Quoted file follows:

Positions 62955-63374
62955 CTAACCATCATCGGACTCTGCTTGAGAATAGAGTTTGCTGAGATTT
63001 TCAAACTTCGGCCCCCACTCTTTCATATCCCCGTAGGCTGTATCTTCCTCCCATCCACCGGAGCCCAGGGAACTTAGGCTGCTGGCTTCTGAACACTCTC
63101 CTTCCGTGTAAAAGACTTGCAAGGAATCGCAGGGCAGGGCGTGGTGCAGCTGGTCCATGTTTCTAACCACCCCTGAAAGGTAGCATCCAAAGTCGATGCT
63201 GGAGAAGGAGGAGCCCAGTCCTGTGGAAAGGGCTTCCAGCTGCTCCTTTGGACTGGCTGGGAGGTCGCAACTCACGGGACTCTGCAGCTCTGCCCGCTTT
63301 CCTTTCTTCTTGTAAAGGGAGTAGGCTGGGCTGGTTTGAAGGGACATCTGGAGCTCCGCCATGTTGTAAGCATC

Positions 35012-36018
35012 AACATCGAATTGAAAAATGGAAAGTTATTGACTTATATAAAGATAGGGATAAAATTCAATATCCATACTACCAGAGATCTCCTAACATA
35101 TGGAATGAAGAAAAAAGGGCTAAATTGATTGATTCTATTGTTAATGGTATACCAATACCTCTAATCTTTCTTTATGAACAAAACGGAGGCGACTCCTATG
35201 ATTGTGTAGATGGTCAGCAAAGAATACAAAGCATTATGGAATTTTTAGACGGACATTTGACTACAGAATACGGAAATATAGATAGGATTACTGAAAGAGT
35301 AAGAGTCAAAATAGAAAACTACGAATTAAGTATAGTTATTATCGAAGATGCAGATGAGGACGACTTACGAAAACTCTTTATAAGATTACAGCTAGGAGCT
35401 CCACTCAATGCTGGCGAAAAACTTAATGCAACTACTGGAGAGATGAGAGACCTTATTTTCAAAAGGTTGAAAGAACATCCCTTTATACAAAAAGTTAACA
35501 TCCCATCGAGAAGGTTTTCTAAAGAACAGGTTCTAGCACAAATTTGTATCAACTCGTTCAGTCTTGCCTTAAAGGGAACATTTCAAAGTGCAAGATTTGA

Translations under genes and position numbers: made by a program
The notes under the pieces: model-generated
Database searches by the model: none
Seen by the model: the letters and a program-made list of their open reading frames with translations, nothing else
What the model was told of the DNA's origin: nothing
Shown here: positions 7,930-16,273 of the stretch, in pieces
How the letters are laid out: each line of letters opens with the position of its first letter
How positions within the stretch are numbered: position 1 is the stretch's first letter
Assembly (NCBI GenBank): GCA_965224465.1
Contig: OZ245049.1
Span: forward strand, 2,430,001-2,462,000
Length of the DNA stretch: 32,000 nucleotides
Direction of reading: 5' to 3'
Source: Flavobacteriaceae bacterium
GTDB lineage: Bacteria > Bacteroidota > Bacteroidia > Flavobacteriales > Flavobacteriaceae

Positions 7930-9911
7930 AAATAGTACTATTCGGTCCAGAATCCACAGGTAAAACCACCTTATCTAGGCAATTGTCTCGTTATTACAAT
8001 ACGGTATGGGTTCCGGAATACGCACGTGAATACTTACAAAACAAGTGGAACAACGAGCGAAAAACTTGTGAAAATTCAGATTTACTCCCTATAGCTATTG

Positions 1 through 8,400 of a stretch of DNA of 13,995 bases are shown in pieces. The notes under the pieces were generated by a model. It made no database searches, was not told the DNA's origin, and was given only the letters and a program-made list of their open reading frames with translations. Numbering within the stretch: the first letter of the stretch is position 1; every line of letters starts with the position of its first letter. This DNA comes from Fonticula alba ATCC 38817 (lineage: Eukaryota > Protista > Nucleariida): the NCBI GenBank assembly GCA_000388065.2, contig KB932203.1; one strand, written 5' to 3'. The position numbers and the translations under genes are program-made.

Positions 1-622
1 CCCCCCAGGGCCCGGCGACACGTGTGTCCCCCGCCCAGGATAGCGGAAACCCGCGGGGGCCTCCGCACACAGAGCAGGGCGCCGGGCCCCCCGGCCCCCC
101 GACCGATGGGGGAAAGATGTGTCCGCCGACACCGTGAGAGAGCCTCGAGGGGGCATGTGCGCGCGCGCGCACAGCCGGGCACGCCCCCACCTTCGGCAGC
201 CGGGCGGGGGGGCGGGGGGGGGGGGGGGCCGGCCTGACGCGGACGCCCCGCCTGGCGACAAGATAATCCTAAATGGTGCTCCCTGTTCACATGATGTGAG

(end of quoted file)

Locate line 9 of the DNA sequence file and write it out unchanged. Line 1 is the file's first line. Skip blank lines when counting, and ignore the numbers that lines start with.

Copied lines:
35101 TGGAATGAAGAAAAAAGGGCTAAATTGATTGATTCTATTGTTAATGGTATACCAATACCTCTAATCTTTCTTTATGAACAAAACGGAGGCGACTCCTATG